Seyfarth Synopsis: In Colorado Symphony Association, 366 NLRB No. 60 (April 13, 2018), the NLRB found that an employer had an obligation to disclose information related to individual overscale contracts because the request related to the union’s investigation of potential sex discrimination, a mandatory subject of bargaining.
In a unanimous decision issued on April 13, 2018, the NLRB upheld an Administrative Law Judge’s (“ALJ”) decision ordering the production and disclosure to the Union of individual overscale contracts entered into between the Colorado Symphony Association and certain of its musicians.
The catalyst for the request came from the Principal Flutist in the Symphony who believed that she was being paid less than her male counterparts. The Flutist raised this concern to the Union during her individual contract negotiations with the Symphony, which did not involve the Union. She also alerted the Union to the fact that she was considering filing a charge with the Equal Employment Opportunity Commission (“EEOC”) regarding her alleged sex discrimination. Although the Union advised the Flutist that they could not assist with her EEOC filing, they subsequently requested copies of the individual overscale contracts from the Symphony. A mere two days later, and without the requested information, the Flutist filed her EEOC charge.
According to the ALJ and the NLRB, the Symphony was required to provide copies of the individual overscale agreements to the Union despite the fact that: (i) the CBA expressly authorized the Symphony to negotiate and enter into these agreements; (ii) the Union did not participate in the individual overscale agreement negotiations; (iii) the Union never filed or assisted with a grievance related to the overscale agreements, nor had it raised any issue regarding these agreements during negotiations for a new CBA; and (iv) the CBA did not prohibit the Symphony from engaging in race or sex discrimination or contain a clause obligating the Symphony to comply with all applicable federal and state law, meaning that there was no way for the Flutist to file a grievance under the agreement for her alleged discrimination.
Regardless, the ALJ found that “investigating possible employer race or sex discrimination is a legitimate purpose related to a union’s collective-bargaining duties and responsibilities,” even without the presence of a non-discrimination clause in the contract. The ALJ speculated that because the parties were in negotiations, the Union could have used the individual overscale agreement information to propose the inclusion of such language in a future agreement. Even if that was not the goal, however, the ALJ asserted that the Union was investigating potential sex discrimination, which is a well-established mandatory subject of bargaining. The ALJ further noted that the Union “may therefore be entitled to information that is relevant and necessary to determining whether a particular employment action is discriminatory, even if the employment action itself is not a mandatory subject [of bargaining].”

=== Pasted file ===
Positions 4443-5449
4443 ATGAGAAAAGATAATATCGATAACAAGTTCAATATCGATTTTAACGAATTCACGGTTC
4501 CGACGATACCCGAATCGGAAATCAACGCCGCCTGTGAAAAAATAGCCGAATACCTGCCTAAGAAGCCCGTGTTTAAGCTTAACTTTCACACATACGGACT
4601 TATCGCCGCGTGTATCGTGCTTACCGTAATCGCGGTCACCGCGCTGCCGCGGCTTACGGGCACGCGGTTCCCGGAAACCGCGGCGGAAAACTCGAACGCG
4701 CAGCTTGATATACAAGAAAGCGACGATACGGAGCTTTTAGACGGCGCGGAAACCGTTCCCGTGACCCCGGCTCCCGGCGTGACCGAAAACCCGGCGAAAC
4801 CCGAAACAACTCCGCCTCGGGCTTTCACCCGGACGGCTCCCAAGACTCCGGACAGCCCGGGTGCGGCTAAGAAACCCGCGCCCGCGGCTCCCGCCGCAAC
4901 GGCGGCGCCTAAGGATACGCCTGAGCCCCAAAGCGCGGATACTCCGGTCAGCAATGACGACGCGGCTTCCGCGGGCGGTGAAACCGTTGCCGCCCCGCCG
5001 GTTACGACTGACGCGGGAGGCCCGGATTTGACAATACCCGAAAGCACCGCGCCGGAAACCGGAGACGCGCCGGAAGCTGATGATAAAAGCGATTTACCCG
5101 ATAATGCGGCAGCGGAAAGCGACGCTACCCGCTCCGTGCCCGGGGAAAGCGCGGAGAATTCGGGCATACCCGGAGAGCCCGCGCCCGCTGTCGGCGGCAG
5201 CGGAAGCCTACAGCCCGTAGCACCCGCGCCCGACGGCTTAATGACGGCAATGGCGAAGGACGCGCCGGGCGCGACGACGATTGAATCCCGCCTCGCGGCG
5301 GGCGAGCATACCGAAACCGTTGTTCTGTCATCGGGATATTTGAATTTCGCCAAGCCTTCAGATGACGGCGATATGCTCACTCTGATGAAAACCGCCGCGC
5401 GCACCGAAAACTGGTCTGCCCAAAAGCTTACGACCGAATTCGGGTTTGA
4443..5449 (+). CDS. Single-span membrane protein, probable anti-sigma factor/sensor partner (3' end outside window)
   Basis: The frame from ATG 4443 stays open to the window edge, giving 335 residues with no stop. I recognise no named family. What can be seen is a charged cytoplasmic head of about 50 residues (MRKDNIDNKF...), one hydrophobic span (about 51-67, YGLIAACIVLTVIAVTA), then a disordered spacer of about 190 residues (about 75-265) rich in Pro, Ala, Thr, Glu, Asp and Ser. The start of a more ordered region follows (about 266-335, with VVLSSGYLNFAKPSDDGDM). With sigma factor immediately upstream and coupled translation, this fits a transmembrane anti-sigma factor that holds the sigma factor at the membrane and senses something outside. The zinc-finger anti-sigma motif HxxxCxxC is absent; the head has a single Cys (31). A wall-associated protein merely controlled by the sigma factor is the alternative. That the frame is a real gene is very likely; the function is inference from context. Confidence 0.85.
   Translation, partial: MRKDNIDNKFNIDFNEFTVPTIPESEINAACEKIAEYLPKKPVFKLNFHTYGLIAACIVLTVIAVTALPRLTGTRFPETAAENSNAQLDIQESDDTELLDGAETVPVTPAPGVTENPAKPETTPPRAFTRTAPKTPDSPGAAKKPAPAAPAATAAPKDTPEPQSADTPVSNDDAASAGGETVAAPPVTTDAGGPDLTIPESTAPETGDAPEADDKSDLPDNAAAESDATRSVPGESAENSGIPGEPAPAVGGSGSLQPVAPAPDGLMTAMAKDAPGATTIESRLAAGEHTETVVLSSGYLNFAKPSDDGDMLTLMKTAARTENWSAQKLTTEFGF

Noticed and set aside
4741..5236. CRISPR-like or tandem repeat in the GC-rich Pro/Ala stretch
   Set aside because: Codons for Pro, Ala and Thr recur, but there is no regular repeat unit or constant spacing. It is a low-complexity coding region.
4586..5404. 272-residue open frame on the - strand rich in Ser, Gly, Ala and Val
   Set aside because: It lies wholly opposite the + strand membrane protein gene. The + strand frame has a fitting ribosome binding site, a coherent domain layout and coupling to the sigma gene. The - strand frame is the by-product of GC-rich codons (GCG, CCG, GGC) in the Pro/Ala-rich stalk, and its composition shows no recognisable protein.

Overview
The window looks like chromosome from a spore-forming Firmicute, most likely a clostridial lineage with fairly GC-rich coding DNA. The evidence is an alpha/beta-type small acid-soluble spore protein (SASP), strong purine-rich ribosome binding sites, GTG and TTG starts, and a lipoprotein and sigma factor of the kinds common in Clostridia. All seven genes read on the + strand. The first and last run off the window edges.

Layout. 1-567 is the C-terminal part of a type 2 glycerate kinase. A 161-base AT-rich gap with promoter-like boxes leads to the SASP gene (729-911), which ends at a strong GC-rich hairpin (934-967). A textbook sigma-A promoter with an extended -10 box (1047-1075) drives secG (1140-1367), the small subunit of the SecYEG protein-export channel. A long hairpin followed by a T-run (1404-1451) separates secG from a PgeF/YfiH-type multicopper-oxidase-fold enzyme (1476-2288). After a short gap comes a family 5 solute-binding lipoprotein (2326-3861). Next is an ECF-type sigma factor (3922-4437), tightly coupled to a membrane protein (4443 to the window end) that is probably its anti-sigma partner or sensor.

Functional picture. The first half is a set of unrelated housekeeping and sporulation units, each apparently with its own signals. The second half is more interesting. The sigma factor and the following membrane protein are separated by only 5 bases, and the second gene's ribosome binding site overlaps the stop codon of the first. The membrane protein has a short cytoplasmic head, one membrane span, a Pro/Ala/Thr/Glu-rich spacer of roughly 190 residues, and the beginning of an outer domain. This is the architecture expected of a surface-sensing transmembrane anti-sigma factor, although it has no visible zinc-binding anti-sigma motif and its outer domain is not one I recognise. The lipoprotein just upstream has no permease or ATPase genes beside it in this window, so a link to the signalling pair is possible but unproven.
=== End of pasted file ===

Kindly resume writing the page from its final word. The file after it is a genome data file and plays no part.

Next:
The ALJ likewise dismissed the Symphony’s claim that the Union’s request constituted an improper fishing expedition for information to support the Flutist’s EEOC charge, noting that the Flutist had not filed the EEOC charge at the time of the initial request, the information sought was presumptively relevant, and that regardless of the EEOC charge filing, a union may conduct its own investigation of possible employer discrimination as part of its legitimate collective-bargaining duties and responsibilities, even where the CBA lacks any non-discrimination provision.
Employers should note that this case can be seen as emblematic of the increased expectations of a union’s responsibilities in the “Me Too” era. It also appears that the NLRB is willing to accept these additional expectations as a legitimate responsibility of a union as the employee’s collective bargaining representative. What remains to be seen is how far a union will go to protect its female members from sex discrimination and how much information the NLRB will require an employer to provide on non-mandatory subjects of bargaining where a union claims its request relates to investigating possible discrimination.